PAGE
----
Figure 1: Yuri Orlov standing on empty cartridges. Still from "Lord of War" (Niccol, 2005).

Another situational opening may choose to focus on conflict instead of context. For example, Jujutsu Kaisen (Sunghoo, 2020) opens with its main character, Itadori Yuji, tied to a chair in a mysterious room. Before him, a strange man wearing a blindfold informs Itadori that he will be secretly executed (Sunghoo, 2020). In total, this opening lasts 55 seconds. The audience does not learn anything about the protagonist or his world; rather they learn about an imminent danger preparing to befall him (Sunghoo, 2020). Another example occurs in the Netflix show Wednesday (Gough & Millar, 2022), which opts for a character-driven opening. Wednesday dresses in all black and has a highly pessimistic view of society, especially school life (Gough & Millar, 2022). Finding her brother shoved in a locker by bullies, she executes her revenge by dropping piranhas in a pool the bullies are using (Gough & Millar, 2022). Thus, her moral compass, true character, and characterization are revealed in a three-minute-long teaser (Praet, 2023). None of the context or conflict that drives the rest of the show is present in the teaser (Gough & Millar, 2022). Indeed, Wednesday is transferred to the special school of Nevermore (Gough & Millar, 2022). The series’ story engine revolves around a murderous beast lurking in the wounds surrounding Nevermore (Gough & Millar, 2022). While Wednesday (Gough & Millar, 2022) does not exactly set the story in motion, it does provide the parameters in which the protagonist operates, which is an important indication since the audience follows Wednesday's perspective for most of the show.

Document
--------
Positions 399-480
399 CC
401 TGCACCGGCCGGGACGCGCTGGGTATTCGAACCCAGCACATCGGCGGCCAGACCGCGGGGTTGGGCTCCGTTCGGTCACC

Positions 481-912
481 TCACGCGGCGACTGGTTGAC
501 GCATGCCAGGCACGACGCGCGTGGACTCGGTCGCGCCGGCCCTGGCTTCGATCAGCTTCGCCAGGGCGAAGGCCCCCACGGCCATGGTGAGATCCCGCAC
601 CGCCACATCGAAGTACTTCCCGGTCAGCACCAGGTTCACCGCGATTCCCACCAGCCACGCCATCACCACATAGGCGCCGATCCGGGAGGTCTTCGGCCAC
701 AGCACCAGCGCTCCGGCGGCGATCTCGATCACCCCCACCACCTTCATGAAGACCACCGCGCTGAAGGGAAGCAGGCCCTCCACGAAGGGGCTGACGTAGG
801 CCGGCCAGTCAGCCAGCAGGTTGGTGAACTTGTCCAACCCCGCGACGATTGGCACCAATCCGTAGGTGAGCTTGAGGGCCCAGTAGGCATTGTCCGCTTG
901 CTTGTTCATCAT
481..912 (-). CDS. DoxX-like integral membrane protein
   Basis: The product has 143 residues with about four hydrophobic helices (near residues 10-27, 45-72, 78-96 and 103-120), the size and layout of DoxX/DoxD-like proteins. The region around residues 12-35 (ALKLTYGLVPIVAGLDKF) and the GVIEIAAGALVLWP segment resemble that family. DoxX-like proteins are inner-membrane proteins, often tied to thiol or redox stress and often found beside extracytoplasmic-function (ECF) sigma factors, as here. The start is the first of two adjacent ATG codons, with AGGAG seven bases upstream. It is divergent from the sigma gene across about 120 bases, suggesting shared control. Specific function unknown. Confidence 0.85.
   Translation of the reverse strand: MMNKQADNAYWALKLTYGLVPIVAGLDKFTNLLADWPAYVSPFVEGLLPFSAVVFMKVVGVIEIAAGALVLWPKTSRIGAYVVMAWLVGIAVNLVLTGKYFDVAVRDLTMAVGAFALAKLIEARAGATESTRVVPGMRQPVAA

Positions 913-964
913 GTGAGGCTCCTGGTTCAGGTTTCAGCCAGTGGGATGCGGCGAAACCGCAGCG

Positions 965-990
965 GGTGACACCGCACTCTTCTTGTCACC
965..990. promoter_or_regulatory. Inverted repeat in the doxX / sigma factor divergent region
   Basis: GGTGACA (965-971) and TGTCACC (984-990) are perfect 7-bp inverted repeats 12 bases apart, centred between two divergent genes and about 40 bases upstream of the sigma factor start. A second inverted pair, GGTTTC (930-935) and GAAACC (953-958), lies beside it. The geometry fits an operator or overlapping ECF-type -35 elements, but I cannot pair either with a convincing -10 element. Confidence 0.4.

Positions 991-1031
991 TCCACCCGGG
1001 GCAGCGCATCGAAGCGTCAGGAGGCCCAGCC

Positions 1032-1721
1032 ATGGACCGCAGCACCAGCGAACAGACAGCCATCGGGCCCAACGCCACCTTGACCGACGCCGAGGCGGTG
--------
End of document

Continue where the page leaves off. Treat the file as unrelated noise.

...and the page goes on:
Figure 2: Wednesday unleashing her revenge. Still from "Wednesday" (Gough & Millar, 2022).

Alternatively, a mix of context, conflict, and character can create an equally interesting opening or teaser. In the famous opening from Breaking Bad (Gilligan, 2008), a man wearing nothing but underwear and a gas mask barrels down a dirt road in a Winnebago. Unconscious, three more men are in the vehicle (Gilligan, 2008). Swerving wildly, the Winnebago speeds off-road in a ditch (Gilligan, 2008). The man in underwear dives out and starts recording a video of himself and he states that his name is Walter White (Gilligan, 2008). He claims that this recording is not an admission of guilt and that he “did what he did” for his family (Gilligan, 2008). The teaser ends with Walter pointing a gun down the street as police sirens thunder near him (Gilligan, 2008). Much information is provided in this three-minute scene. However, since the audience does not yet know what is going on, little can be deduced from this information. Who is Walter? Why is he undressed? Why does he have a gas mask? Why is he recording a video? Who are the unconscious men? Why does he have a gun and why is he going to shoot at the police? The teaser makes the audience ask all these questions (Matt, n.d.). While Lord of War (Niccol, 2005) and Wednesday (Gough & Millar, 2022) only gave answers by accurately identifying character, perspective, context and/or setting, Breaking Bad (Gilligan, 2008) only raises questions. These questions do not make for a bad opening, quite the contrary. The beginning must “grab the attention of the reader or audience" (Field, 2005, p. 209), which is exactly what Breaking Bad (Gilligan, 2008) does. Jujutsu Kaisen (Sunghoo, 2020) works in a similar fashion by raising the question of how Itadori ended up locked in a room and why he will be executed.